Mr. Issa Wednesday rejected the bogus Executive-Privilege claim, saying it “only applies to materials that directly pertain to communications with the president and his senior advisers.”
White House spokesman Eric Schultz claimed other presidents “protected the same category of documents we’re protecting today,” meaning after-the-fact internal materials.
The Road to Contempt
Key dates in the controversy over the Fast and Furious gun probe carried out by the Bureau of Alcohol, Tobacco, Firearms and Explosives.
November 2009-December 2010: Bureau of Alcohol, Tobacco, Firearms and Explosives, agents allowed criminals to smuggle 2,000 firearms to Mexico. Many of them ended up being used in crimes.
December 2010: Brian Terry, a U.S. Border Agent, is killed in a firefight with smugglers near the Arizona-Mexico border. A firearm traced to the illegal Fast and Furious operation is found at the scene.
January 2011: Sen. Charles Grassley asks the Justice Department about their operation that could have led to Terry’s murder.
February 2011: Justice Department in a letter to Sen. Grassley incorrectly says BATFE doesn’t allow criminals to buy firearms and smuggle them into Mexico.
June-July 2011: BATFE whistleblowers provide testimony describing objections to the illegal operation disregarded by supervisors.
October 2011: Rep. Darrell Issa issues subpoena for documents, later subject of standoff with Justice Department.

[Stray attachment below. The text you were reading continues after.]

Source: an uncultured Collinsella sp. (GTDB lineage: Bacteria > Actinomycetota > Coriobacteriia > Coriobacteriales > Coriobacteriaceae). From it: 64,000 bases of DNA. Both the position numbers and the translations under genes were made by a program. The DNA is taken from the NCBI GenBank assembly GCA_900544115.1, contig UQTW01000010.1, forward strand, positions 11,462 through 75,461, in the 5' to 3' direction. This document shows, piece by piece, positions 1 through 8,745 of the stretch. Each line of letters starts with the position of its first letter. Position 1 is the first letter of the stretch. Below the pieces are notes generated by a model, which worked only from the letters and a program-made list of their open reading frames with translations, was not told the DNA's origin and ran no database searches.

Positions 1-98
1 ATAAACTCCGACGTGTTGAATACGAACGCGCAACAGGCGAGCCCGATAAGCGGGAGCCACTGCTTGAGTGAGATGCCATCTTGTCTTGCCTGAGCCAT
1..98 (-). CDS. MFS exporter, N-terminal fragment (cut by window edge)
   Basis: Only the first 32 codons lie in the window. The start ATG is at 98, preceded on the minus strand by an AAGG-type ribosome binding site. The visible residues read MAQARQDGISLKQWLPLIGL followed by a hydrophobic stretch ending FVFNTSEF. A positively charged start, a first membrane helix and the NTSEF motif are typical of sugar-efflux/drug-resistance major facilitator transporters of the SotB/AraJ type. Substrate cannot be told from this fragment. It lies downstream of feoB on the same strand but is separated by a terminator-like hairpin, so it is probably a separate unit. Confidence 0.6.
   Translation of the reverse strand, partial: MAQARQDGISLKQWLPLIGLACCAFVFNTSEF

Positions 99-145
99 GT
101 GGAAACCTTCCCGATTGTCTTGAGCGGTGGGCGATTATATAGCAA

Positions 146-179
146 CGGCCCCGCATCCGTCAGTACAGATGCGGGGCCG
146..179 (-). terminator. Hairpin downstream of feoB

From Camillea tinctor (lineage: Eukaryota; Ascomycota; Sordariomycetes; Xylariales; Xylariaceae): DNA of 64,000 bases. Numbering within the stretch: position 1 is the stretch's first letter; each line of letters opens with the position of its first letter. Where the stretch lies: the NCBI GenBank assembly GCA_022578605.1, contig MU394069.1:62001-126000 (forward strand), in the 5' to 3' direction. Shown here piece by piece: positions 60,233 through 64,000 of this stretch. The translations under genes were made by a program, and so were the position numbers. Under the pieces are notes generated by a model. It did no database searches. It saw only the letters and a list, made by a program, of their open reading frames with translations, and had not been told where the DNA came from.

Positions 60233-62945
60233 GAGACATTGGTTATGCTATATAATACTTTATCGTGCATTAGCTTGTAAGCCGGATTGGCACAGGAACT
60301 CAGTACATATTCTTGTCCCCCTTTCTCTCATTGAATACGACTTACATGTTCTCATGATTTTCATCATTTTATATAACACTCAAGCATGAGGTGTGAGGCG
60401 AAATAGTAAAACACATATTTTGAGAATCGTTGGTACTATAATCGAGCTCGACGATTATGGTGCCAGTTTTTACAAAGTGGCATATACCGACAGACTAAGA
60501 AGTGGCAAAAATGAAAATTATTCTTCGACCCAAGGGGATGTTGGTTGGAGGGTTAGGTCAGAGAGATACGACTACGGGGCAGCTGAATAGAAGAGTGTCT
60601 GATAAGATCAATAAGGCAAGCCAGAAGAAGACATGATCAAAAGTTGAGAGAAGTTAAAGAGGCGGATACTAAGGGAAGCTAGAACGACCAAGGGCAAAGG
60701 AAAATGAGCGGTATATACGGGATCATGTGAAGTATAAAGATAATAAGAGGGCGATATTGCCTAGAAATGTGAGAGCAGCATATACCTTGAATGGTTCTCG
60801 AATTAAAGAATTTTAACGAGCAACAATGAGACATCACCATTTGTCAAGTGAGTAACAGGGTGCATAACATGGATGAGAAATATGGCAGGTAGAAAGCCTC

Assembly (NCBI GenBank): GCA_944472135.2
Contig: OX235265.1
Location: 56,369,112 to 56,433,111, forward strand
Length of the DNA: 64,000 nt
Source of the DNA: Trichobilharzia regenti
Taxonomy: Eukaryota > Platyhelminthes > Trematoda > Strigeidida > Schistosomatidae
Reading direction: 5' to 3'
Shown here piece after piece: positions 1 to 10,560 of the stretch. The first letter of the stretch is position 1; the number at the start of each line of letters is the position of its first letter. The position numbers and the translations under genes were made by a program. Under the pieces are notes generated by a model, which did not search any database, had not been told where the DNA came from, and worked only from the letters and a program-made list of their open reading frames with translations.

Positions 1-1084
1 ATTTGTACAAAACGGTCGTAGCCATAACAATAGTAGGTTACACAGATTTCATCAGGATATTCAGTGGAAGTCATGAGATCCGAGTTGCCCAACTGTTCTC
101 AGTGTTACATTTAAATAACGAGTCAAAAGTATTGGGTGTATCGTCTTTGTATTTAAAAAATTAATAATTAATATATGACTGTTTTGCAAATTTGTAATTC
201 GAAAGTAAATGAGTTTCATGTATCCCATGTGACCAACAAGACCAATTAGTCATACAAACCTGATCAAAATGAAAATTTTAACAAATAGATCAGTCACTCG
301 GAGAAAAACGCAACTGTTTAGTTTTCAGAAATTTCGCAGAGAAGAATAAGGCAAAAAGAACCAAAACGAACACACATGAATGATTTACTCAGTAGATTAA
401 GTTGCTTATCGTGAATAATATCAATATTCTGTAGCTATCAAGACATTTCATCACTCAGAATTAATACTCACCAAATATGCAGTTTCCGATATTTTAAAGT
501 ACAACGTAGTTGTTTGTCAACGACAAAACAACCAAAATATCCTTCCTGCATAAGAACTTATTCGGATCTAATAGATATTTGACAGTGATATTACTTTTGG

December 2011: Justice Department withdraws earlier letter to Sen. Grassley, saying it relied on incorrect information from BATFE.
June 2012: Rep. Issa’s committee votes to hold Attorney General Eric Holder in contempt over his refusal to supply some documents.
Other Attorneys General have been caught in similar disputes. The House oversight committee voted to hold Janet Reno, Attorney General under Mr. Clinton, in contempt. The full House didn’t take up the matter, and the dispute was resolved when documents were produced.
At Wednesday’s hearing, Congressional lawmakers said Obama’s assertion of Executive Privilege contrasted with his criticism as a Senator of the Bush administration’s use of the privilege. The then Senator Obama said the Bush White House was “hiding” behind the privilege to avoid “coming clean” during a dispute over White House documents over the firings of U.S. attorneys. It seams Obama and Holder are hiding behind the privilege to avoid being prosecuted for their illegal operation that cost a US Border Agent his life.
With the Socialist Democrats firmly backing Mr. Holder, it is unlikely the contempt fight will affect the remainder of his tenure through the end of the current administration in January.
Mr. Holder has increasingly been on the sidelines of some of the biggest national-security fights. He led the administration’s effort to close the Guantanamo Bay prison, and he pushed to try the plotters of the Sept. 11, 2001, terror attacks in civilian court in New York. He ended up badly bruised in both efforts, after the White House surrendered to Congressional objections.